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Letter from Pakistan: taxing the poor

Pakistan’s finance minister, Abdul Hafeez Shaikh, has an international reputation as a privatiser, writes Shehzad Arshad of the RSL. He has headed World Bank and International Monetary Fund teams charged with forcing the sell-off of telecoms, electricity supply, transport, aviation, banking and manufacturing in some 18 countries, including Argentina.

Now he is presenting a “reformed” General Sales Tax (RGST) as well as a Flood Tax Bill to parliament. He claims the old system is out of date and his proposals will mean increases only for the rich landowners and industrialists. But a sales tax, which includes 15 per cent charges on many basic food items, will ensure the working class and poor pay the price. In last 20 years, as Pakistan has become ever more integrated into the global economy with nakedly pro capitalist government polices, the working class and the urban and rural poor have been hit massively by sky-rocketing prices, unemployment and corruption.

The opposition – the Pakistan Muslim League (Narwaz) – is making some noise in opposing the RGST but has no real interest in blocking it. Rather they just want to get a share of the spoils.

The overall situation in Pakistan is worsening. Not only is the government imposing the RGST but they have also announced that electricity tariffs will be increased every two months. They are planning to privatise a number of state own companies. Whilst the federal government claims they have no money for higher education they have plenty for the so-called “war on terror” that is killing poor people in the tribal areas.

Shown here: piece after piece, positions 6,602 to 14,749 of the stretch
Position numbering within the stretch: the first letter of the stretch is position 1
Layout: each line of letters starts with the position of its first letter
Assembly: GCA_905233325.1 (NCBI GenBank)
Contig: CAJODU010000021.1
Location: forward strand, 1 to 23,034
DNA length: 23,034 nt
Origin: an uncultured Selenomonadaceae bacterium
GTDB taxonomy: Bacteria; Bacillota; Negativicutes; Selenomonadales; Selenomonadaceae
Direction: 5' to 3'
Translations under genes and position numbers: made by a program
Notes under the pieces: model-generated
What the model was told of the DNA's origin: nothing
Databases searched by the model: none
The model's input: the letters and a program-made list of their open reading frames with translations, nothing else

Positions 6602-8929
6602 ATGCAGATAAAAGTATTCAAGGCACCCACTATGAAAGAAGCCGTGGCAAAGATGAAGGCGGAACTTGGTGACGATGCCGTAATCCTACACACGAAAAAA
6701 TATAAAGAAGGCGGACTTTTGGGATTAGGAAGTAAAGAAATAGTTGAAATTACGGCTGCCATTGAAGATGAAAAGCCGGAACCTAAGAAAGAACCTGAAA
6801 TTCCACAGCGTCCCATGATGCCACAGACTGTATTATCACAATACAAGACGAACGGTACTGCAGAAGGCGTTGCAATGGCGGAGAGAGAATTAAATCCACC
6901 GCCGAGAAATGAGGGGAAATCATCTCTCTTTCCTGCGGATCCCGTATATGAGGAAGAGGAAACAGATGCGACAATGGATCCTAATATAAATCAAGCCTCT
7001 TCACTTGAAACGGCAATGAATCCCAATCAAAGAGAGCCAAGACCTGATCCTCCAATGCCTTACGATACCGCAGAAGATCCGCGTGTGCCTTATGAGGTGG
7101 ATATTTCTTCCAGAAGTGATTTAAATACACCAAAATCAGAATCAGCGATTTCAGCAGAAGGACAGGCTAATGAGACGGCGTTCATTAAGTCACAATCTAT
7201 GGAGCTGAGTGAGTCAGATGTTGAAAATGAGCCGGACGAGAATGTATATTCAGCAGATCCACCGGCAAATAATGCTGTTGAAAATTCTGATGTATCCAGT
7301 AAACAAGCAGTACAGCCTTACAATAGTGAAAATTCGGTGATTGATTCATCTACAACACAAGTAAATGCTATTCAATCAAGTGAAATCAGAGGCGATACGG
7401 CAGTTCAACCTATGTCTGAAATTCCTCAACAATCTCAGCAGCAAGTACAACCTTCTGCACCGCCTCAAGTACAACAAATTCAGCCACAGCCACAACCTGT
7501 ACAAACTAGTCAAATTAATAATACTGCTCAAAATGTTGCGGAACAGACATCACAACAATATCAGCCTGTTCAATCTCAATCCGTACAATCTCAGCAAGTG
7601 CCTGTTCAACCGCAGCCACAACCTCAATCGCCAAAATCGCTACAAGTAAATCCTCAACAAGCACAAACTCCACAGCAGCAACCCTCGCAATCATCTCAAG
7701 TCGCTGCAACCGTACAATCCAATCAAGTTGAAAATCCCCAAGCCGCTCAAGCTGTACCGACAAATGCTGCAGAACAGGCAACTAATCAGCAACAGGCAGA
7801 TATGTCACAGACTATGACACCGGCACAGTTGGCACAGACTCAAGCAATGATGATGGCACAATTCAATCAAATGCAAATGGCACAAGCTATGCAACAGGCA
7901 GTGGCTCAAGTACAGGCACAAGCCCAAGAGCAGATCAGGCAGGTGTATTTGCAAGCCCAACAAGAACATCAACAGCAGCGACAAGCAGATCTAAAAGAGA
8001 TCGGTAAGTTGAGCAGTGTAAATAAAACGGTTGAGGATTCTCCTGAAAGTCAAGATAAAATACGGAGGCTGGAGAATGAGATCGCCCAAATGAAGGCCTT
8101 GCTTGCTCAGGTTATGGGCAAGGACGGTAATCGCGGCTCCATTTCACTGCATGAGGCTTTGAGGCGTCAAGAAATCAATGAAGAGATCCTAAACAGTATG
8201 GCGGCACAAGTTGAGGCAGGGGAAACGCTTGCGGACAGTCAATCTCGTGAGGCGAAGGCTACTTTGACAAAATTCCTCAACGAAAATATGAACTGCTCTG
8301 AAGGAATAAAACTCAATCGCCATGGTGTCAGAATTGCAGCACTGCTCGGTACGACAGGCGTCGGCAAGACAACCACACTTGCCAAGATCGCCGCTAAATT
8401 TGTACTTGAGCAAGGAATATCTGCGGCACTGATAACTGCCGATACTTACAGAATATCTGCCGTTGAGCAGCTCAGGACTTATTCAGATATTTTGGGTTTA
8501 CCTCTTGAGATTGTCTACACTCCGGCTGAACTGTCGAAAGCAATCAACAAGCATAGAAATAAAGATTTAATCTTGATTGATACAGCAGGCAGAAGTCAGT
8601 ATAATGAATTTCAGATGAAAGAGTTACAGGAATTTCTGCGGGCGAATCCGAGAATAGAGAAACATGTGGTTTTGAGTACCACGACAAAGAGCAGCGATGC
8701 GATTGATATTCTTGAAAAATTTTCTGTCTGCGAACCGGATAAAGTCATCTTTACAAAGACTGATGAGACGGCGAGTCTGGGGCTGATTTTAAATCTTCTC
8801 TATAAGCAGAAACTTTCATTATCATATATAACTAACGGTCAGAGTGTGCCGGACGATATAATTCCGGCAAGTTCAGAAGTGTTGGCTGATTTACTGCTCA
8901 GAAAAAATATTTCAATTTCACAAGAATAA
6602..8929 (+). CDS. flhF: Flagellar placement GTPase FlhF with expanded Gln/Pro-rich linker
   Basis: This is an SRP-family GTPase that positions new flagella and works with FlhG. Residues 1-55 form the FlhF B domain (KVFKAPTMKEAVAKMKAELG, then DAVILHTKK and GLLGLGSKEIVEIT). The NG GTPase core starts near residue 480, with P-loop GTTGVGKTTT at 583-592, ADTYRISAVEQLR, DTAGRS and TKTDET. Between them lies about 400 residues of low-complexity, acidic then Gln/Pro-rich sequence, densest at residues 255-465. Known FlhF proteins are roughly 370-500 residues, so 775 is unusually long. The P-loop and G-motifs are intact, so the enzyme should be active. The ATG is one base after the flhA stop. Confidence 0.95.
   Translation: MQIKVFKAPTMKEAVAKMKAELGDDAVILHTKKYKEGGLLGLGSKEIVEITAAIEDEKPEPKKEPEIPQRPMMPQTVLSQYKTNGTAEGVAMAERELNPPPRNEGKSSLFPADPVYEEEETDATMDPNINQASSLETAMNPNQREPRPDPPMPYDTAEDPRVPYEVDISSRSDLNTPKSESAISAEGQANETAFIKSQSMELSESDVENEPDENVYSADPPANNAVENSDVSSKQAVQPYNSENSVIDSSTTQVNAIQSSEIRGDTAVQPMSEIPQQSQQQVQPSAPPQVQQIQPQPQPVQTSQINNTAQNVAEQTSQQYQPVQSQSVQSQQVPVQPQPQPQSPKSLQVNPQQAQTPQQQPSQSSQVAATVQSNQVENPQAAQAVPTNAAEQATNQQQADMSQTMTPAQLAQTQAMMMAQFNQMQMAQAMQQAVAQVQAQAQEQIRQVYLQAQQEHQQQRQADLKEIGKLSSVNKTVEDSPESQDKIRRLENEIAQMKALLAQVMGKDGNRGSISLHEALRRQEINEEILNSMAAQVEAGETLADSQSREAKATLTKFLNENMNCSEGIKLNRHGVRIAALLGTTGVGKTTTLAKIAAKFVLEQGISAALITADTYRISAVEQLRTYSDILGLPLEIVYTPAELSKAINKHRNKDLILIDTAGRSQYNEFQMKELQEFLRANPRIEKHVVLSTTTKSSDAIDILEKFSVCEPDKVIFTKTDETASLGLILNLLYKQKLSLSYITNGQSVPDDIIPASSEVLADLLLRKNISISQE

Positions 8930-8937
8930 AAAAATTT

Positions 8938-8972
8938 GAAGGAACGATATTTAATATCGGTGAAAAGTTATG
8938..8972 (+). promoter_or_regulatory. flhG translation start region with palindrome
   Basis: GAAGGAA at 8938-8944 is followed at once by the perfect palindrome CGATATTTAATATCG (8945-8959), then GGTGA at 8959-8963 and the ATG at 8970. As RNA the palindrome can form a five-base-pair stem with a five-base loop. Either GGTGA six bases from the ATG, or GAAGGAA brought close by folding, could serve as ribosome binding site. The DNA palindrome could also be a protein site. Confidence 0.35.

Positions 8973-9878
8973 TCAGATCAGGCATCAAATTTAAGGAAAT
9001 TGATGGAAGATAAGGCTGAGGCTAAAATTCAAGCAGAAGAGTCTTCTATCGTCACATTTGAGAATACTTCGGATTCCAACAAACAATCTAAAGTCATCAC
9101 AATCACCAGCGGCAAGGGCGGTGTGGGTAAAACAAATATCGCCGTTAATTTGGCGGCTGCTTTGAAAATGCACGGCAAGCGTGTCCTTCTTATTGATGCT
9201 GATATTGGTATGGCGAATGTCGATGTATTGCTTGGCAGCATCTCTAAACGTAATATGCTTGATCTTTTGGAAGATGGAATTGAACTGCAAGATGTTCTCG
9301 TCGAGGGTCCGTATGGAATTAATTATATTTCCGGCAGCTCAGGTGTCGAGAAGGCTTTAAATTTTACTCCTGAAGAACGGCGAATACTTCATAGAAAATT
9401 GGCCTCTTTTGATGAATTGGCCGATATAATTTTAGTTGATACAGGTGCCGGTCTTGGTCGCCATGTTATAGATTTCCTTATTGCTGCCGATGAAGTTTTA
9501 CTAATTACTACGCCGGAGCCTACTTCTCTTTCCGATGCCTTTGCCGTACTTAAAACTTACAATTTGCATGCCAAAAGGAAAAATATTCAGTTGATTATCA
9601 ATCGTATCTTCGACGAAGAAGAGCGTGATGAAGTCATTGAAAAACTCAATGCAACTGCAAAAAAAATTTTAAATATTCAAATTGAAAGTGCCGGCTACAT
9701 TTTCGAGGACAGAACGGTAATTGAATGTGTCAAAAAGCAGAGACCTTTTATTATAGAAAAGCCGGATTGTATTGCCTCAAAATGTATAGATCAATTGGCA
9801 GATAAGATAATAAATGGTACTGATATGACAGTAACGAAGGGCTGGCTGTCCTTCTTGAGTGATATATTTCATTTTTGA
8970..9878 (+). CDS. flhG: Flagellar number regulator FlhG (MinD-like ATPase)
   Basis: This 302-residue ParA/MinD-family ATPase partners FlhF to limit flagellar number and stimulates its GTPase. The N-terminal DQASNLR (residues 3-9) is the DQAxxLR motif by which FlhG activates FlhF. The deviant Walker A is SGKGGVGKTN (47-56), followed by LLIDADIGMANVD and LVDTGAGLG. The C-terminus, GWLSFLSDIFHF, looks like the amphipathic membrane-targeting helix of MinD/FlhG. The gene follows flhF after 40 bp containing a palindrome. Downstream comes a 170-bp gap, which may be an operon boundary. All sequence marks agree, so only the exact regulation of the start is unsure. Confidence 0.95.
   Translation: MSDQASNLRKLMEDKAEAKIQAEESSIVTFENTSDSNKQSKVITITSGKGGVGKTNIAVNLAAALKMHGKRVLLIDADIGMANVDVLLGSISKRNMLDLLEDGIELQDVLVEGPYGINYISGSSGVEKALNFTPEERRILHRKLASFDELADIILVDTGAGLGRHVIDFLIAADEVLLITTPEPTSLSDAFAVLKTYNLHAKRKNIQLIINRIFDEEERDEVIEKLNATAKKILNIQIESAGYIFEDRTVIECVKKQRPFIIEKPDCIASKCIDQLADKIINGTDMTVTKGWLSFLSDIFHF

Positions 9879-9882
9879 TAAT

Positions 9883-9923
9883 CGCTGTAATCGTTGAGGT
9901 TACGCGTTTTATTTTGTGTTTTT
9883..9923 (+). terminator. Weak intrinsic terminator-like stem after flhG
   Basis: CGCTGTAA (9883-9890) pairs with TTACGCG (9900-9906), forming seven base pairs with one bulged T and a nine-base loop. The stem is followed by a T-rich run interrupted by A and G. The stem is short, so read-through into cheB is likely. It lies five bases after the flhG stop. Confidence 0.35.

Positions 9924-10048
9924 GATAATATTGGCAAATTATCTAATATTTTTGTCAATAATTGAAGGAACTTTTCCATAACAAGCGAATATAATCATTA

The Punjab government is planning to privatise the colleges. Over the last months thousand of students and teachers have been protesting against it. On December 10 and 11 student demonstrations in Faisalabad and other cities testified that – as in Europe – student militancy is on the rise.

The RSM is helping build this student movement, linking it with the resistance by working class and poor people to the growing economic hardship, despite the difficulties in squaring to right-wing forces that currently try to dominate it.

We need to convince students that the working class is their strongest potential ally, and we are arguing that radical students should join with the militants from the working class and the rural poor to build a revolutionary socialist party in Pakistan

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